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Bush v. Bush

Decided: June 2, 1967.


Pindar, J.s.c.


This is a motion for summary judgment by defendant Arleen Bush for dismissal of an action in negligence brought by her sisters Judy Bush and Ellen Bush, by their guardian ad litem Belle Bush, for personal injuries sustained in an automobile accident. Belle Bush also sues individually as mother of the said infants for reimbursement of medical expenses and loss of services.

The facts succinctly stated are as follows: On November 28, 1963 defendant Arleen Bush, who was then 20 years of age, was driving a motor vehicle owned by and with the permission of her father Herman Bush, not a party to this action. Accompanying Arleen as passengers were her sisters Judy and Ellen, then 19 and 13 years old, respectively. All three sisters were members of the same household, living under the same roof with their mother and father. It is alleged that Arleen lost control of the vehicle because of a tire blowout resulting in striking a utility pole and both sisters being injured.

All three sisters were unemancipated at the time, and there is nothing before this court which changes that status except the incident of increased ages. The court is cognizant of the fact that the status of non-emancipation could change subsequent

to this application, and therefore this contingency must be considered in ruling upon the motion for summary judgment.

The motion includes all claims. Initially noticed is that the relief sought is directed to the doctrine of interfamily immunity in two aspects. First, Arleen is an unemancipated sister of Judy and Ellen and, as a matter of common law, immune from an action in simple negligence brought by them against her. Second, Arleen as a matter of law is immune from any action against her by Belle, her mother. Additionally presented is the mother's action for damages per quod. Can such action be brought by her, where the father, as head of the family, is under legal obligation to pay necessarily incurred family expenses. Finally, Arleen alleges as a matter of law that she is free of all negligence since the sole cause of the accident was a tire blowout, of which she had no notice or control. These stated contentions must, of course, be separately considered.


Whether an unemancipated sibling is immune from suit in simple negligence brought by another unemancipated sibling has never been precisely ruled upon by our courts. Diligent research by counsel and this court has uncovered no reported New Jersey case dispositive of the issue. Since this is a question of first impression, the court relies upon the applicable principles of law as determined in our State, Di Giendemonica v. Pennsylvania Reading Seashore Lines, 123 N.J.L. 296, 299 (E. & A. 1939), and upon decisions of our sister states that are in conformity with the general principles of law recognized by our courts. Stanbery v. Aetna Life Ins. Co., 26 N.J. Super. 498, 503 (Law Div. 1953). It is significantly apparent that the majority of our sister states hold that no bar exists which would prevent the proposed litigation between the unemancipated siblings.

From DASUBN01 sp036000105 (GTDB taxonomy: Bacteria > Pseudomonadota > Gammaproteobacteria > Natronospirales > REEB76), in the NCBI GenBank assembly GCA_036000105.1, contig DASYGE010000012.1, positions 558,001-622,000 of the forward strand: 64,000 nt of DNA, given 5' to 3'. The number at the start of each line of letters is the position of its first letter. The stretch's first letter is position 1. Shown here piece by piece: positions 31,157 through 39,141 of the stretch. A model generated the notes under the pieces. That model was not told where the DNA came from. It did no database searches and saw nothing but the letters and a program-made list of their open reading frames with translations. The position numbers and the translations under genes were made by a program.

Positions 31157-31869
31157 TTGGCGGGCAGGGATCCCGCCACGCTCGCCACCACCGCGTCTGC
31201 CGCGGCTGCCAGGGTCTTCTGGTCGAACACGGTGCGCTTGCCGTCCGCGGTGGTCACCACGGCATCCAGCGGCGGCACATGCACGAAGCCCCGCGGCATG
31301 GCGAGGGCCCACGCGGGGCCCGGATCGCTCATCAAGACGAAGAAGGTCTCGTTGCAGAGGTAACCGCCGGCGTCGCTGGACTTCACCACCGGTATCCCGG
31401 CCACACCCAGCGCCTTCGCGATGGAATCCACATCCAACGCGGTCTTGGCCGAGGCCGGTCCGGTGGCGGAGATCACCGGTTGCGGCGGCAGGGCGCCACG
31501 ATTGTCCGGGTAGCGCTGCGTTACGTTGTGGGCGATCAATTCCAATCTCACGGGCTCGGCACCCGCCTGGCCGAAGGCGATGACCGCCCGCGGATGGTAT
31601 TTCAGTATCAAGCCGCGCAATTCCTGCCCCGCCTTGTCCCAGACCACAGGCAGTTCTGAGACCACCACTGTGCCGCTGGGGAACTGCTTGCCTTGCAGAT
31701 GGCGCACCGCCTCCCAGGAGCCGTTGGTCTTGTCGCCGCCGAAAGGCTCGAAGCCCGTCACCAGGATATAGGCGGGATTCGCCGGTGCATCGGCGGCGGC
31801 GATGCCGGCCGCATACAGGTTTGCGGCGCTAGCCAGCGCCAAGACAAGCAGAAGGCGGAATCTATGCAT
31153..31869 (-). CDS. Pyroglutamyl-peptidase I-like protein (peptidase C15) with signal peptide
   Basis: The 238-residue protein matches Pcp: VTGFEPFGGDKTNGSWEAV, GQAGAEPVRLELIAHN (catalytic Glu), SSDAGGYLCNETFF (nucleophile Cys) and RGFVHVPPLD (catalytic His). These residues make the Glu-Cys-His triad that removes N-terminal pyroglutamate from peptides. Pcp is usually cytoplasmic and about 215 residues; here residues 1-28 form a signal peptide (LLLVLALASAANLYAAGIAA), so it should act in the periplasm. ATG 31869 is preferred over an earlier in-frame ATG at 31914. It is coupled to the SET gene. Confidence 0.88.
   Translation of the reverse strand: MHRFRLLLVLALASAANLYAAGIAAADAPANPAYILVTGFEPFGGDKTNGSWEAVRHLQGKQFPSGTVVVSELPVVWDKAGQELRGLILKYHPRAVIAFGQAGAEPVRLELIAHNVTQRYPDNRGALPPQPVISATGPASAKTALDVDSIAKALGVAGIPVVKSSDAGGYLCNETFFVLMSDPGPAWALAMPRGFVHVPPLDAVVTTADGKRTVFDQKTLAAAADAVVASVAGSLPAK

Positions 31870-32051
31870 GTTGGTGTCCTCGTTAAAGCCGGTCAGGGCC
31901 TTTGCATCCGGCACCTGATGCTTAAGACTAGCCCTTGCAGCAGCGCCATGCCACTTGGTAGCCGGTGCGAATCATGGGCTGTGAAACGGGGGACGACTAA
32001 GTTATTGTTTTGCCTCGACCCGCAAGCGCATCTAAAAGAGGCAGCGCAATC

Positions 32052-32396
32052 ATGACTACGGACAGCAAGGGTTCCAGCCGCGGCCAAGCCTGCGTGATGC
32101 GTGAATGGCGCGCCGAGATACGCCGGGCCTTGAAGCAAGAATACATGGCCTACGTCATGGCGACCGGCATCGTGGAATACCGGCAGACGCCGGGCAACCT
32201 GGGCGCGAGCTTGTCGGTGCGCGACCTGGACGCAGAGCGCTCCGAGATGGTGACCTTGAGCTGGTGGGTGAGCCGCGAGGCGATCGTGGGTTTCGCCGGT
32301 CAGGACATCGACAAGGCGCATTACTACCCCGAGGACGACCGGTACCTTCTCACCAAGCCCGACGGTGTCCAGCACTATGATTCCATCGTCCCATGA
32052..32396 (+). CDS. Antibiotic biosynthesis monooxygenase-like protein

In Rozell v. Rozell, 281 N.Y. 106, 22 N.E. 2 d 254, 123 A.L.R. 1015 (Ct. App. 1939), a 12-year-old boy sued his

16-year-old sister for injuries sustained while riding in an automobile negligently operated by her. The court held that while an action cannot lie between a parent and an unemancipated child, there being an interfamily immunity from suit, there is no immunity from suit as between unemancipated brothers and sisters. While cognizant of the fact that liability insurance was necessarily involved, the court nevertheless rested its decision upon the right of recovery premised upon injury. Later, in Becker v. Rieck, 19 Misc. 2 d 104, 188 N.Y.S. 2 d 724 (Sup. Ct. 1959), New York extended this wording to include the father's action against an unemancipated sibling to recover loss of services and medical expenses.

The Supreme Court of Wisconsin, in Munsert v. Farmers Mutual Automobile Ins. Co., 229 Wis. 581, 281 N.W. 671, 119 A.L.R. 1390 (1938), allowed a wrongful death action to be brought by the special administrator of an infant sibling against his 16-year-old brother, stating, "We perceive no sound reason for holding that a brother should not be liable to a brother for a tort committed upon him." See also Beilke v. Knaack, 207 Wis. 490, 493-494, 242 N.W. 176 (Sup. Ct. 1932).

Immunity of suit between unemancipated siblings has also been uniformly rejected in Emery v. Emery, 45 Cal. 2 d 421, 289 P. 2 d 218 (Sup. Ct. 1955); Overlock v. Ruedemann, 147 Conn. 649, 165 A. 2 d 335 (Sup. Ct. Err. 1960); Silverman v. Silverman, 145 Conn. 663, 145 A. 2 d 826 (Sup. Ct. Err. 1958); Midkoff v. Midkoff, 201 Va. 829, 113 S.E. 2 d 875, 81 A.L.R. 2 d 1150 (Sup. Ct. App. 1960). And see Prosser, Law of Torts (2 d ed. 1955), ยง 101, p. 677.

In support of defendant's contention that no cause of action can be maintained by her sisters, counsel relies on Hastings v. Hastings, 33 N.J. 247 (1960), wherein that court rejected an effort to overturn precedent that an unemancipated minor child could not maintain a cause of action against her father for personal injuries caused by his simple negligence in the driving of ...

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